Clive was looking infuriatingly pleased with himself. ‘Isn’t she beautiful?’
‘It’s a wreck,’ Helen said flatly. She surveyed the camper van in dismay. Rust-fringed panels, flaking paint, a missing window. ‘Does it even start?’
He shuffled his feet. ‘She will. Just have a little faith, Hel.’
Against her better judgement, Helen took a step closer and peered through the windscreen. The interior seemed to be in even worse condition than the outside, the upholstery cracked and faded, the curtains spotted with mould. ‘Of all the things to do with your bonus… I thought we were going to Turkey.’
‘When I’ve got this beauty up and running, we will,’ he said. ‘We’ll drive there.’
‘And when will that be, exactly?’ Helen demanded. She didn’t bother to wait for the answer.
Clive started with the engine. All that spring he worked on it, spending his weekends in the garage, tinkering and cursing, and his evenings scouring eBay for parts. Helen admitted, grudgingly, that he was at least putting the effort in. And when, on a cool, clear afternoon in late April, the thirsty, spluttering, sigh that she had got so used to hearing from the van was suddenly replaced by a full-throated roar, she couldn’t help running outside to hug Clive, and, feeling a little silly, pat the camper on one of its protuberant headlights.
That evening, they took their dinner out to the van, and ate with plates balanced precariously on their knees. Clive opened a bottle of Chianti, to celebrate. Helen had lit a scented candle to cover the smell of mould. The nostalgic fragrance of sandalwood filled the saloon, and the light flickered gently, disguising the signs of ageing on all three of them.
‘Do you know who it belonged to?’ Helen asked. ‘Where it’s been?’ She imagined long-haired girls wearing flowers and caftans, youths with flared trousers and beards; peace and love and all the idealism of their generation. Suddenly Turkey didn’t seem so far away. They could drive to Morocco, to India, all round the world.
Clive shook his head. ‘The bloke I bought her off rescued her from a scrapyard. Wanted to restore her but never got round to it. I don’t know who had her before.’
‘You’re already doing better than him,’ Helen said, thinking to herself that she was being dangerously optimistic. That would be the Chianti.
The bodywork was worse than the engine. Clive was always on the phone to panel beaters or VW specialists. Empty tins of Hammerite and primer collected in the corner of the garage. Then the top coat, shiny and flawless. Helen wondered, disloyally, if Clive was overdoing it a bit.
She bought an atlas. Perhaps India was a bit ambitious for a first trip. They could go from Land’s End to John O’Groats, something like that. Then Turkey, the next year. Laughing at herself, she lit a patchouli-scented candle for the next celebration dinner.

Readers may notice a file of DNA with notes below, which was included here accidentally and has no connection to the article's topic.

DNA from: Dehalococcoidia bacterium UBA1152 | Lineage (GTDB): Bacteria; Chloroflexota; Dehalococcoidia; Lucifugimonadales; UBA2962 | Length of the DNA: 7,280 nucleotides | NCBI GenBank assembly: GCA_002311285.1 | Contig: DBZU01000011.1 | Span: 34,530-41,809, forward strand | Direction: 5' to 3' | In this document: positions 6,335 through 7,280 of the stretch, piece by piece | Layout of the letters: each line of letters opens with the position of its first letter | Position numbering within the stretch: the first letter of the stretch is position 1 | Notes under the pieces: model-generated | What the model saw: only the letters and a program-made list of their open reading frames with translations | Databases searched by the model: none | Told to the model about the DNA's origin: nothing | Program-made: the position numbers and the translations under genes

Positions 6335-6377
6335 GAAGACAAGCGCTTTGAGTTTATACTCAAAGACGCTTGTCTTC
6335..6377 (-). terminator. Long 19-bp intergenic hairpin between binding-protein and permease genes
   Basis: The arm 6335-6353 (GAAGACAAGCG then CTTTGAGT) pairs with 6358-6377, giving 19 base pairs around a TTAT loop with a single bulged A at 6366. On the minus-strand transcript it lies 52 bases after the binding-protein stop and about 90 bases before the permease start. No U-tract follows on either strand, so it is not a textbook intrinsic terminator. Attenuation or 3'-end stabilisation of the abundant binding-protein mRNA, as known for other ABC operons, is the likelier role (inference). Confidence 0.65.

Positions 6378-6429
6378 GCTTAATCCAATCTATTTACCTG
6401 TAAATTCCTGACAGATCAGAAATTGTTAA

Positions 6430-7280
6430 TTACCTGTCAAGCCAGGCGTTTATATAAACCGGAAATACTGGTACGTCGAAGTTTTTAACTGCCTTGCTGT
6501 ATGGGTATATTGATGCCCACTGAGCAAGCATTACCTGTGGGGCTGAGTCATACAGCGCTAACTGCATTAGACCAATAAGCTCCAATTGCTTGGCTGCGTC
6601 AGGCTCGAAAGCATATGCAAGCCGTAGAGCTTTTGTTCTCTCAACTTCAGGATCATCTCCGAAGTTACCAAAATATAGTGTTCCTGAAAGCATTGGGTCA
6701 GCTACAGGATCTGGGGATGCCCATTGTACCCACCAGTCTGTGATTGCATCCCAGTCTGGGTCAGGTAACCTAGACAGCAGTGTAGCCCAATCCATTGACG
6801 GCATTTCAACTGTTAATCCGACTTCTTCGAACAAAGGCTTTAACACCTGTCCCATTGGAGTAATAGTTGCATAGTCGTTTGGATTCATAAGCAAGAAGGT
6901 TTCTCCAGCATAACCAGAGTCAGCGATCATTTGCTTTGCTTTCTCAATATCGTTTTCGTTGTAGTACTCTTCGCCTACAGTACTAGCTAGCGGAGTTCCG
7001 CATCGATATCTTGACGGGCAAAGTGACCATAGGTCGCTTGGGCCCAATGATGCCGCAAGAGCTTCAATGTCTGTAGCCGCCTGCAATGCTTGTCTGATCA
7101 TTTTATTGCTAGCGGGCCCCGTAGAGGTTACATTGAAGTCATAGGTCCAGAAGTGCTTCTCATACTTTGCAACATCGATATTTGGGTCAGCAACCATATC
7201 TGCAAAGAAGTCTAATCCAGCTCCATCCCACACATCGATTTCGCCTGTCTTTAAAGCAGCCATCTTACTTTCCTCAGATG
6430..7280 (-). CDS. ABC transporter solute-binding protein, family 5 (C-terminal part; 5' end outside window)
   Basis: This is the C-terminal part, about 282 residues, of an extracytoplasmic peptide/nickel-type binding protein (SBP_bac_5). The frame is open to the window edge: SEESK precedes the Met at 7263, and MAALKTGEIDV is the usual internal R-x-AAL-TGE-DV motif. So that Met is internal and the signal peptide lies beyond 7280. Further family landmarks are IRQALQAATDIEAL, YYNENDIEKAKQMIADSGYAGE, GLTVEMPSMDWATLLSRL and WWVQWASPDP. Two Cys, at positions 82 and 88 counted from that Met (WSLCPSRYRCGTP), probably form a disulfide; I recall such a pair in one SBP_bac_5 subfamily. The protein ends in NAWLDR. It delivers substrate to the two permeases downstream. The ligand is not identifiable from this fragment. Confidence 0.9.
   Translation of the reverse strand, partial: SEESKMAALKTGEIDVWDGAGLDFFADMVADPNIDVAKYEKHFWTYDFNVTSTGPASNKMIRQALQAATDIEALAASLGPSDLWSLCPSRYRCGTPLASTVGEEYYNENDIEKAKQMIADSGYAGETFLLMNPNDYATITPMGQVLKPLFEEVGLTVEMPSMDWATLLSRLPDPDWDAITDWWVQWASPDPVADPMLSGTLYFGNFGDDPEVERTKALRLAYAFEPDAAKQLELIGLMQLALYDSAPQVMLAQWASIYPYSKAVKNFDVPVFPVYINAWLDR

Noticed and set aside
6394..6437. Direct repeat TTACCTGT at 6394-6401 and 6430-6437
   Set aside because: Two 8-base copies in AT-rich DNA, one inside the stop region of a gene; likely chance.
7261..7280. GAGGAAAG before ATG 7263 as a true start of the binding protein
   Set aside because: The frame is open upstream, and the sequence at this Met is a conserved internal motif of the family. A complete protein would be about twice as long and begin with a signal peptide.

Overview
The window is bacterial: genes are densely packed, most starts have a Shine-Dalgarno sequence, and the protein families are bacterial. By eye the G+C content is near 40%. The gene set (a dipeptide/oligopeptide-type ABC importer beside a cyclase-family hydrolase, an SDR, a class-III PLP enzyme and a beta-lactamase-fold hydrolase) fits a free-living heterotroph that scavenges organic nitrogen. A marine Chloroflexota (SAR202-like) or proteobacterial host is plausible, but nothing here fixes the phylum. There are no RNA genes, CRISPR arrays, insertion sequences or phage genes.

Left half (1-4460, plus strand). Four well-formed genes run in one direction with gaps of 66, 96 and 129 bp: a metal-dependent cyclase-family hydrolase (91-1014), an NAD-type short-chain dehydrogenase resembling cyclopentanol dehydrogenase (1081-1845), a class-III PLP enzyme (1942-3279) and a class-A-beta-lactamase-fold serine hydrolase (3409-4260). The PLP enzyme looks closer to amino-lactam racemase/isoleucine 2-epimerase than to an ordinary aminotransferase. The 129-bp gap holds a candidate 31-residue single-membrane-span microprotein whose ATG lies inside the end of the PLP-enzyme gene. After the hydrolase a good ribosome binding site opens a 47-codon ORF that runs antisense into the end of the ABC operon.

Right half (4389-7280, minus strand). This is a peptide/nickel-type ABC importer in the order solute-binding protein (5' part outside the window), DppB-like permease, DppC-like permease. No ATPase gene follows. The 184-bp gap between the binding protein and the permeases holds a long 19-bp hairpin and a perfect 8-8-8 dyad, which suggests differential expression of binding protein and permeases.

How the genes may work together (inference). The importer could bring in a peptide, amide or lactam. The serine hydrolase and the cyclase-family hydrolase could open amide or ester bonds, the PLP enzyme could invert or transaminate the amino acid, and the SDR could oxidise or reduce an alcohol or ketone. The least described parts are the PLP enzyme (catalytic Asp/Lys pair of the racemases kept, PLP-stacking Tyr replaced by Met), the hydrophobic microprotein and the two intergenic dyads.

‘I’ve been in contact with the Owners’ Club,’ Clive said. ‘There’s a rally next month. Interested?’
‘You’re taking the camper?’ She was embarrassingly excited by the prospect of seeing the dratted thing on the road.
Clive frowned. ‘I doubt she’ll be ready for MOT by then. But I might pick up some useful tips. Next year.’
‘I thought we were going to Turkey next year,’ Helen said, lightly.
‘Yes,’ Clive said. He sounded doubtful.
He enlisted Helen’s help with the upholstery, ordering reproduction fabric in authentic patterns, and standing over her and the sewing machine until she shouted at him. ‘How can you possibly expect me to make a decent job of this when you’re breathing down my neck?’
He muttered an apology and stomped off to the garage. When she came out, to apologise and to show him the curtains she had just finished, he was repainting one of the panels.
‘What was wrong with it?’ she asked.
He frowned up at her. ‘I’m redoing the whole lot. This is a much better match – what she’d have looked like originally.’
Helen thought of the roads the camper had travelled, the adventures they would never know about. ‘But don’t you want her to look a little bit lived-in?’
It was the end of November when Clive admitted that even he couldn’t think of anything left to do. ‘She’s finished,’ he said. ‘She’s perfect.’
Helen smiled. ‘So are you going to book an MOT?’ Even now, with darkness falling at five and the gales blowing in, she found the thought of the open road exhilarating.
Was she imagining his evasive look? ‘Not until the spring,’ he said. ‘There’s no point wasting three months when we won’t be driving.’
‘So,’ she said in April, ‘when are you going to take her for her MOT?’
‘Well,’ he said, ‘yes. That’s the thing. Er. That is. I’ve been thinking. After all the work I’ve put in. I don’t want to spoil it, taking it on the road. You never know what might happen… Oh, love, don’t cry. I’ll ring around the travel agents tomorrow. See about that holiday to Turkey, eh?’